Review: Cobain — in his own words

Intended, presumably, for Nirvana fans still wanting a glimpse into the tormented soul of Kurt Cobain, “About a Son” is less a documentary than a first-person account of his experiences in and out of the band, set against a background of snapshots from the Washington cities where he lived — Aberdeen, Olympia and Seattle. While not as intrusive or blatantly morbid as the late singer’s published diaries, it provides an eerie, unsettling picture, never more so than when Cobain speaks casually about his desire to kill himself.

Amassed from the roughly 25 hours of taped interviews journalist Michael Azerrad used to write his 1993 book, “Come As You Are: The Story of Nirvana,” the film offers some unique insights into Cobain’s life — he was, by his admission, unduly irritated by flies throughout his 27 years — and some that have been well-documented.

By now, his disdain for jocks, his crippling stomachaches and his $400-a-day drug habit are common knowledge among the initiated. Still, it is refreshing to hear him reconstruct his early life and the humble beginnings of Nirvana in his own words, rather than through fragmented histories told from an outsider’s perspective.

Not that his observations are particularly sunny. Azerrad’s interviews, the last of which was recorded a year prior to Cobain’s death, find the singer bitter, unfocused and disillusioned by his dealings with the media and even his bandmates, who, he claims, deserved less than an equal share of the profits.

Most troublesome, in his mind, were the legions of fans who wanted a piece of the man behind the music. Despite his desire for fame — “we didn’t want to be one of those fringe bands that nobody paid attention to,” he admits — the personal attention that came with it was unwelcome.

As an illustrated audio tour through the life of a gifted but self-destructive performer, “About a Son” is enlightening to a point, but one has to wonder when filmmakers will stop exhuming the corpse of a man who desperately craved privacy. Like “The Bridge,” which documented suicide victims plunging to their deaths from the Golden Gate Bridge, it’s like watching a train wreck in agonizingly slow motion. Even casual observers know this story ends in tragedy, making it all the more paoignant when Cobain candidly addresses his drug habit.

“I need to go off on a little anti-drug tirade to put things in better perspective,” he says almost wistfully. “If I’d have kept doing drugs, I would have lost everything.” And, in the end, he did.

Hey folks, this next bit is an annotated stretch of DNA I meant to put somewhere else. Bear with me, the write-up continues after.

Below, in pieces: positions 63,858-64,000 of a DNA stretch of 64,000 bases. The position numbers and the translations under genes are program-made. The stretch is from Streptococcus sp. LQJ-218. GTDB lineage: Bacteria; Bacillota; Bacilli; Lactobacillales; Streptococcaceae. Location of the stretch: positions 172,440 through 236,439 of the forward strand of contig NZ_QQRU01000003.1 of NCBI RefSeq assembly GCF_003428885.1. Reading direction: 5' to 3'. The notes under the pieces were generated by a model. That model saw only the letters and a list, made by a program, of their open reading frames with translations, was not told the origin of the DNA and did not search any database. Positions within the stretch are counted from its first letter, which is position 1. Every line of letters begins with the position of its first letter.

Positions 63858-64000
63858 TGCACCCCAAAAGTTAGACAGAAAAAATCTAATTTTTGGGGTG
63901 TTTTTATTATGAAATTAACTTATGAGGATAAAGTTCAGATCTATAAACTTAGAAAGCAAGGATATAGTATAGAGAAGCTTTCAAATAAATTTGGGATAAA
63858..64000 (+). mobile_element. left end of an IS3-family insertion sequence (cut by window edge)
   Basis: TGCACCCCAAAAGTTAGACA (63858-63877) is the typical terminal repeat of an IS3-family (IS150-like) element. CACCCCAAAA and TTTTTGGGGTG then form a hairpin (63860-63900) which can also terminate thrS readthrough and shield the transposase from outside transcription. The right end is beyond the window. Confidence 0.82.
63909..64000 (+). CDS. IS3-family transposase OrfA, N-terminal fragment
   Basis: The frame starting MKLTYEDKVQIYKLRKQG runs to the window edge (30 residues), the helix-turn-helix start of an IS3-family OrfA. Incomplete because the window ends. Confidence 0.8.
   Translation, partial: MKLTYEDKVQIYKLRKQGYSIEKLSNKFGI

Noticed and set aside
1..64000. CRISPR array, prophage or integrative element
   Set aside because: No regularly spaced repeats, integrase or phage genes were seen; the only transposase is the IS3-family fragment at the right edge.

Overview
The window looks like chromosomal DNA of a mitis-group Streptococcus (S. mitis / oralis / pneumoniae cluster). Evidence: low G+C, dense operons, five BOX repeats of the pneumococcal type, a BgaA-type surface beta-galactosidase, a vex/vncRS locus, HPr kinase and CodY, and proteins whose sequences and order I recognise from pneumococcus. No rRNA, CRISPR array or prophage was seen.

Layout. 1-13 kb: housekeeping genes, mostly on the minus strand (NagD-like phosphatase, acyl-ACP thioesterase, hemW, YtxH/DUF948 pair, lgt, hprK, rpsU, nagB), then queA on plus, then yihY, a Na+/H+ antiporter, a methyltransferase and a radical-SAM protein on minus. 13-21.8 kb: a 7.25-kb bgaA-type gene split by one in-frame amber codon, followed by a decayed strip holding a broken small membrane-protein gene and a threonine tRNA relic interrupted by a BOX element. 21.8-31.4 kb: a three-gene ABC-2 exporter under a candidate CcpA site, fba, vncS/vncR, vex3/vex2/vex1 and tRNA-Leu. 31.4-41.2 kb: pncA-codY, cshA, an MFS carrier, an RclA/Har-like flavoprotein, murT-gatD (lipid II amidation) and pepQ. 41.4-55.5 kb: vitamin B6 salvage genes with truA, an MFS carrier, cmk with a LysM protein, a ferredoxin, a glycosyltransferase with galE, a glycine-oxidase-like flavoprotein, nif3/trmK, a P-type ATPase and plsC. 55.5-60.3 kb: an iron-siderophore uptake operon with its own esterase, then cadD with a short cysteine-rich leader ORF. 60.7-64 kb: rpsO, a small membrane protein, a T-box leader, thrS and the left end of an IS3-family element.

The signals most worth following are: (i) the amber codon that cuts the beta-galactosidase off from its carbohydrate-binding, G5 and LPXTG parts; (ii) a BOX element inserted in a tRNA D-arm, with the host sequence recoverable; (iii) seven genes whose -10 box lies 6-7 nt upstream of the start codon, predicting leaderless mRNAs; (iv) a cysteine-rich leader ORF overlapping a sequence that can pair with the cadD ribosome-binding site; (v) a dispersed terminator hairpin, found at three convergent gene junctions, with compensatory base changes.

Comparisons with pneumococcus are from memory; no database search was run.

CREDITS Kurt Cobain: About a Son

** ½

Directed by AJ Schnack

Not rated

Running time: 1 hour, 36 minutes

artsentertainmentOther Arts

If you find our journalism valuable and relevant, please consider joining our Examiner membership program.
Find out more at www.sfexaminer.com/join/

Just Posted

Private vehicles were banned from much of Market Street in January 2020, causing bike ridership on the street to increase by 25 percent and transit efficiency by as much as 12 percent. (Kevin N. Hume/S.F. Examiner)
SFMTA board approves new Better Market Street legislation

Advocates say traffic safety improvements don’t go far enough to make up for lost bikeway

San Francisco City Hall is lit in gold and amber to remember victims as part of a national Memorial to Lives Lost to COVID-19 on Tuesday, Jan. 19, 2021. (Kevin N. Hume/S.F. Examiner)
San Francisco joins national COVID memorial ceremony

San Francisco took part Tuesday in the first national Memorial to Lives… Continue reading

The S.F. Police Department has canceled discretionary days off and will have extra officers on duty for Inauguration Day, chief Bill Scott said Tuesday. <ins>(Kevin N. Hume/S.F. Examiner)</ins>
SF ‘prepared for anything’ ahead of inauguration, but no protests expected

Authorities boosting police staffing, security at City Hall

Dr. Grant Colfax, director of the San Francisco Department of Public Health, said Tuesday that The City received only a fraction of the COVID vaccine doses it requested this week. <ins>(Kevin N. Hume/S.F. Examiner)</ins>
Unpredictable supplies leave SF running low on COVID vaccine

Reported reactions to Moderna shots prompt hold on 8,000 doses

The T Third Street train resumes service on Saturday, joined by a new express route between Bayview-Hunters Point and downtown.<ins> (Kevin N. Hume/S.F. Examiner)</ins>
Bayview-Hunters Point residents get first direct express bus to downtown

New Muni route to launch alongside the return of the T-Third train

Most Read